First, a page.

The Writings of Carl Schurz/To Francis A. Walker, April 6th, 1876

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New York, April 6, 1876.

Dear Sir: The widespread corruption in our public service which has disgraced the Republic in the eyes of the world and threatens to poison the vitality of our institutions,—the uncertainty of the public mind and of party-counsels as to grave economical questions involving in a great measure the honor of the Government, the morality of our business life and the general well-being of the people,—and the danger that an inordinate party spirit may through the organized actions of a comparatively small number of men who live by politics, succeed in overriding the most patriotic impulses of the people and in monopolizing political power for selfish ends—seem to render it most desirable that no effort should be spared to secure to the popular desire for genuine reform a decisive influence in the impending National election.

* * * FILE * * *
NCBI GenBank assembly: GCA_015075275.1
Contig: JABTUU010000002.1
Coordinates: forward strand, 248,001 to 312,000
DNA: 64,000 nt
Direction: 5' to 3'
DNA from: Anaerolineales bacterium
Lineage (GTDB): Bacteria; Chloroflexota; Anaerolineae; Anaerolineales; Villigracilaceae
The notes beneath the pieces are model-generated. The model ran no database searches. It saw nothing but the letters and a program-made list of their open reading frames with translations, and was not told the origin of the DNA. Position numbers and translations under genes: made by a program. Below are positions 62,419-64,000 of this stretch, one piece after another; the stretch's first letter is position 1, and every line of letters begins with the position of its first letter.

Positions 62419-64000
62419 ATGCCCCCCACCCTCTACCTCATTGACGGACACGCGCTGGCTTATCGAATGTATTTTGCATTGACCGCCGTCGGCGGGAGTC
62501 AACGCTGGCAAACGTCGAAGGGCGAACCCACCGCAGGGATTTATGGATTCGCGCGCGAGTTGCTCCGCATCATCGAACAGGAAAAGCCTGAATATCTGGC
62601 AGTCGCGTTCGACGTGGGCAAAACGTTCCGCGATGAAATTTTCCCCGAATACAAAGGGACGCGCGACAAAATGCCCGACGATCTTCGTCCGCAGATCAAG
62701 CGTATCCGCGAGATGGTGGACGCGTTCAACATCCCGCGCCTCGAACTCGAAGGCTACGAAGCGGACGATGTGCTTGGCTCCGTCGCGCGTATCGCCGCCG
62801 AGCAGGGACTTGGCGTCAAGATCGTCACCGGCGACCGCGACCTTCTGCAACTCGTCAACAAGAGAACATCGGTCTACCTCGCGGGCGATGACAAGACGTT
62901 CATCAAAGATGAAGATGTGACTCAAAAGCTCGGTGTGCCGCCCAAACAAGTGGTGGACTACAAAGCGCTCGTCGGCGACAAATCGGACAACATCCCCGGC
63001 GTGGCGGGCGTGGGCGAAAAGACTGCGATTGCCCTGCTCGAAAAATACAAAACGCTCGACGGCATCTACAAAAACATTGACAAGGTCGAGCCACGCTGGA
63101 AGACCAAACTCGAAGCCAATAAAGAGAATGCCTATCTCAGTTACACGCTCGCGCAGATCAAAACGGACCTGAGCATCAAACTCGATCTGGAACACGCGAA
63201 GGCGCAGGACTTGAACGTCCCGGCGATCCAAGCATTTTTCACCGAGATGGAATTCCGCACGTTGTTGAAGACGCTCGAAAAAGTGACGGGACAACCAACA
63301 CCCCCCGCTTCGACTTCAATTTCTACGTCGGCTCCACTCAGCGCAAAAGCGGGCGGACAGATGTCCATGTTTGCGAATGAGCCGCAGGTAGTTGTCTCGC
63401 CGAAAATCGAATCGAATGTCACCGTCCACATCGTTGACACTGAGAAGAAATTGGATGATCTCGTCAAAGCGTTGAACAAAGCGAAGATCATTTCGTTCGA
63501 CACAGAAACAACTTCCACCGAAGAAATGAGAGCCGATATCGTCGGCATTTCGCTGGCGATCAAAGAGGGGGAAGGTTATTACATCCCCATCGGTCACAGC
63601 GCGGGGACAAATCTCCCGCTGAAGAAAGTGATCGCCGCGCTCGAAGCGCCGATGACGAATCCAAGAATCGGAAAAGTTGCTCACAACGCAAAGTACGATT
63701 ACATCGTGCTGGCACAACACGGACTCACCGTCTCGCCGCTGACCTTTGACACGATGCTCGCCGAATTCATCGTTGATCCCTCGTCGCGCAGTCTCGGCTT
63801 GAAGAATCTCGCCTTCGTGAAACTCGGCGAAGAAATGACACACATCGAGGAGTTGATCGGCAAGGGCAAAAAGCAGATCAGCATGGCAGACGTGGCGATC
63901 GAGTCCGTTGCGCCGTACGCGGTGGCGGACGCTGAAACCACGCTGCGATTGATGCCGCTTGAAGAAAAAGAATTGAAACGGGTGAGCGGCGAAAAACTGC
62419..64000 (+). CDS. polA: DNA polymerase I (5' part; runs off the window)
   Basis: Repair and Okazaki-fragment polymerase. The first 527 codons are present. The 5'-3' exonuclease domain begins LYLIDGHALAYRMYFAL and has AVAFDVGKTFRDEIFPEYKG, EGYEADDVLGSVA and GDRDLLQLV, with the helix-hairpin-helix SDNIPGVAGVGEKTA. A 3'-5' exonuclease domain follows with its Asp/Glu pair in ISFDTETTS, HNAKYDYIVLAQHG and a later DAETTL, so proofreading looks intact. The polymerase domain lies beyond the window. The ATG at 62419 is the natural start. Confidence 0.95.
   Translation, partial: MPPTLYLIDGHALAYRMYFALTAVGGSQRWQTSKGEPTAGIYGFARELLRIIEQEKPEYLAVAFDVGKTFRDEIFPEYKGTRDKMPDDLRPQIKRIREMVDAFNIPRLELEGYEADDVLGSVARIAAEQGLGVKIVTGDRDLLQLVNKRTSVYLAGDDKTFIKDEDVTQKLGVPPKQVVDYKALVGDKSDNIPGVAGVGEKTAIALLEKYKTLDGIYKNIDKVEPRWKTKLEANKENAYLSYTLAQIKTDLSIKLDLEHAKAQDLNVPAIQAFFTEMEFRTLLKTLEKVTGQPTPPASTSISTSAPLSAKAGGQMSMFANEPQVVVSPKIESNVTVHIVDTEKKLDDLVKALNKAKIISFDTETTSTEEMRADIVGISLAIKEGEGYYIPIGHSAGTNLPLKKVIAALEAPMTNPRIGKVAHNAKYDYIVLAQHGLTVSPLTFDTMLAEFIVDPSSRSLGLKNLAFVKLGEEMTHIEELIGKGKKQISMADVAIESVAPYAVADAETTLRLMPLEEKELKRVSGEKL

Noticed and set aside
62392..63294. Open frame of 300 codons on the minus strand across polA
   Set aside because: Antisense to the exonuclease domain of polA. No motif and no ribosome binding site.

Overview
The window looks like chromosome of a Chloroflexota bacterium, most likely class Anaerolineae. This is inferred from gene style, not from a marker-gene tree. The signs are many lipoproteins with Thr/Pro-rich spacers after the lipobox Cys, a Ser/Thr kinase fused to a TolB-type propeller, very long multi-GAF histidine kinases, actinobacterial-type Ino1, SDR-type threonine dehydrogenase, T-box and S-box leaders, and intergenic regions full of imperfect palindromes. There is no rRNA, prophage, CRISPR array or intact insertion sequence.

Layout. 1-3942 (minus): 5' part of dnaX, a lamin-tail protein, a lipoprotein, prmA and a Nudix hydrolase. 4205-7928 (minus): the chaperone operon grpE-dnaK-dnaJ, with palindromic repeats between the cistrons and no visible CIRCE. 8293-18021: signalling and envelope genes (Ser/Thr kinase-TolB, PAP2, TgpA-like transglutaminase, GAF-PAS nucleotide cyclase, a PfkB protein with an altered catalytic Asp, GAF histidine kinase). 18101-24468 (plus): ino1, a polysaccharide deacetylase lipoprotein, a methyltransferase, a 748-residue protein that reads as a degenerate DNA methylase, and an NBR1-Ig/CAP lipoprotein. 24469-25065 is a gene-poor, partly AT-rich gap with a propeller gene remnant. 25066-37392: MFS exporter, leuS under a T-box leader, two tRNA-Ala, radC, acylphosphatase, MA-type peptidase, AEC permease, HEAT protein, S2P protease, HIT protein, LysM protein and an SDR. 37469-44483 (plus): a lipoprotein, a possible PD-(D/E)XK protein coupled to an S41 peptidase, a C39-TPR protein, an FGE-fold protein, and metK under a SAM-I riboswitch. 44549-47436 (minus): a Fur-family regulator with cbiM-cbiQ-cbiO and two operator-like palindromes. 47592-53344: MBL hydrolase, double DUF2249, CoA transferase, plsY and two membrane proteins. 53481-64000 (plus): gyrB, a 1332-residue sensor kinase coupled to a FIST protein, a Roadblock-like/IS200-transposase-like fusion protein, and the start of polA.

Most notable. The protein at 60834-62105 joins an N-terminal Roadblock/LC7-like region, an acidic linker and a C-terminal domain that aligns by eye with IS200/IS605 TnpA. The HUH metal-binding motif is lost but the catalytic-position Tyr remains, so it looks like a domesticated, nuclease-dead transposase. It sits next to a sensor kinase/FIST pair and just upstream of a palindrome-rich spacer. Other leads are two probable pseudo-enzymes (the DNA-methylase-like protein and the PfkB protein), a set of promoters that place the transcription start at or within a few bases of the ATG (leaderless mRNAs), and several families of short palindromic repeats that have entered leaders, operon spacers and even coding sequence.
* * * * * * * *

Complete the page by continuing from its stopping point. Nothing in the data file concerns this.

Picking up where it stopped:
Mindful of the fact that this patriotic desire is honestly struggling for effective expression inside of existing political organizations, as it is also strong outside of them, and believing that by all proper means it should be encouraged and made to prevail, the undersigned invite you to meet them and others of like purpose, who have been invited in the same manner, in a free conference to consider what may be done to prevent the National Election of the Centennial year from becoming a mere choice of evils, and to secure the election of men to the highest offices of the Republic, whose character and ability will satisfy the exigencies of our present situation and protect the honor of the American name.

The conference will be held in the city of New York on the 15th of May. You are respectfully and urgently requested to be present, and to communicate your acceptance of this invitation to H. C. Lodge, Esq., 31 Beacon St., Boston.

Very truly yours,
William Cullen Bryant, New York.
Theodore D. Woolsey, Connecticut.
Alexander H. Bullock, Massachusetts.
Horace White, Illinois.
Carl Schurz, Missouri.

  1. Circular call of the Fifth Avenue Hotel conference. See letter of Apr. 15, 1876, to L. A. Sherman.